The programme is now available. We are happy to feature invited talks by:
Benchmark libraries and competitions are two popular approaches to comparative empirical evaluation of reasoning systems. It has become accepted wisdom that regular comparative evaluation of reasoning systems helps focus research, identify relevant problems, bolster development, and advance the field in general. The number of competitions has been rapidly increasing lately. At the moment, we are aware of about a dozen benchmark collections and two dozen competitions for reasoning systems of different kinds. We feel that it is time to compare notes.
What are the proper empirical approaches and criteria for effective comparative evaluation of reasoning systems? What are the appropriate hardware and software environments? How to assess usability of reasoning systems? How to design, acquire, structure, publish, and use benchmarks and problem collections?
The issue has received a new dimension recently, as systems that have a strong interactive aspect have entered the arena. Three competitions dedicated to deductive software verification within the last two years show a dire need of comparative empirical evaluation in this area. At the same time, it remains largely unclear how to systematically evaluate performance and usability of such systems and how to separate technical aspects and the human factor.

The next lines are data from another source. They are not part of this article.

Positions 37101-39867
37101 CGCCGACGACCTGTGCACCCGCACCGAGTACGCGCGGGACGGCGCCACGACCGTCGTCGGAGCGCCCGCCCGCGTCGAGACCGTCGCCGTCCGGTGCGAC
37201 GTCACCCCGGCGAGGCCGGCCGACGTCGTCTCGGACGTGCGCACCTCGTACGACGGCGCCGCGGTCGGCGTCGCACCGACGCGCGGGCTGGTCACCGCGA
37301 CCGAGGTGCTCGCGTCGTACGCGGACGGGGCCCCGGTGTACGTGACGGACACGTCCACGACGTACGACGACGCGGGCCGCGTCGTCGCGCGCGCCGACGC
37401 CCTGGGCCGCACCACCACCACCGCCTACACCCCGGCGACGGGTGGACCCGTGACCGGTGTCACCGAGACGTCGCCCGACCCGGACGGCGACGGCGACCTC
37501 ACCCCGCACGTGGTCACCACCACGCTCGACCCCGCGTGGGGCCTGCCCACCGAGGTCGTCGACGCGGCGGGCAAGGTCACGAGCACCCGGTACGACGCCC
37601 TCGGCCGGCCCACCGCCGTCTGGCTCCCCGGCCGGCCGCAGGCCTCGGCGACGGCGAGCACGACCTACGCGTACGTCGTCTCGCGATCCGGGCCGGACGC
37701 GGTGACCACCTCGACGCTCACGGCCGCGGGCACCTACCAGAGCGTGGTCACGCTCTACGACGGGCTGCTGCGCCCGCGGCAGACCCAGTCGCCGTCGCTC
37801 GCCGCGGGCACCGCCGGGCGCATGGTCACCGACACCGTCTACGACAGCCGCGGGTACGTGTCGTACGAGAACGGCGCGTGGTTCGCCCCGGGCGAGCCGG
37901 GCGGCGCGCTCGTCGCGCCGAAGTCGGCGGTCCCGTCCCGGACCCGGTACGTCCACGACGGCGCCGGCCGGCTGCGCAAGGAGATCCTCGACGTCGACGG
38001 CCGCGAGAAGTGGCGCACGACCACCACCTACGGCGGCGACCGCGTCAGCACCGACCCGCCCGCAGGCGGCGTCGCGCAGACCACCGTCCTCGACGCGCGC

The workshop aims to advance comparative empirical evaluation by bringing together current and future competition organizers and participants, maintainers of benchmark collections, as well as practitioners and the general scientific public interested in the topic.
Furthermore, the workshop intends to reach out to researchers specializing in empirical studies in computer science outside of automated reasoning. We expect such connections to be fruitful but unlikely to come about on their own.
The scope of the workshop includes (but is not limited to) topics such as the following. All topics apply to comparative evaluation of reasoning systems. Reports on evaluating a single system (such as case studies done with a particular system) are not in scope of the workshop.
Papers can be submitted either as regular papers (6-15 pages in LNCS style) or as discussion papers (2-4 pages). Regular papers should present previously unpublished work (completed or in progress), including proposals for system evaluation, descriptions of benchmarks, and experience reports. Discussion papers are intended to initiate discussions, should address controversial issues, and may include provocative statements.
All submitted papers will be refereed by the program committee and will be selected in accordance with the referee reports. The collection of accepted papers will be distributed at the workshop and will also be published in the CEUR Workshop Proceedings series.
Submission upload is now closed.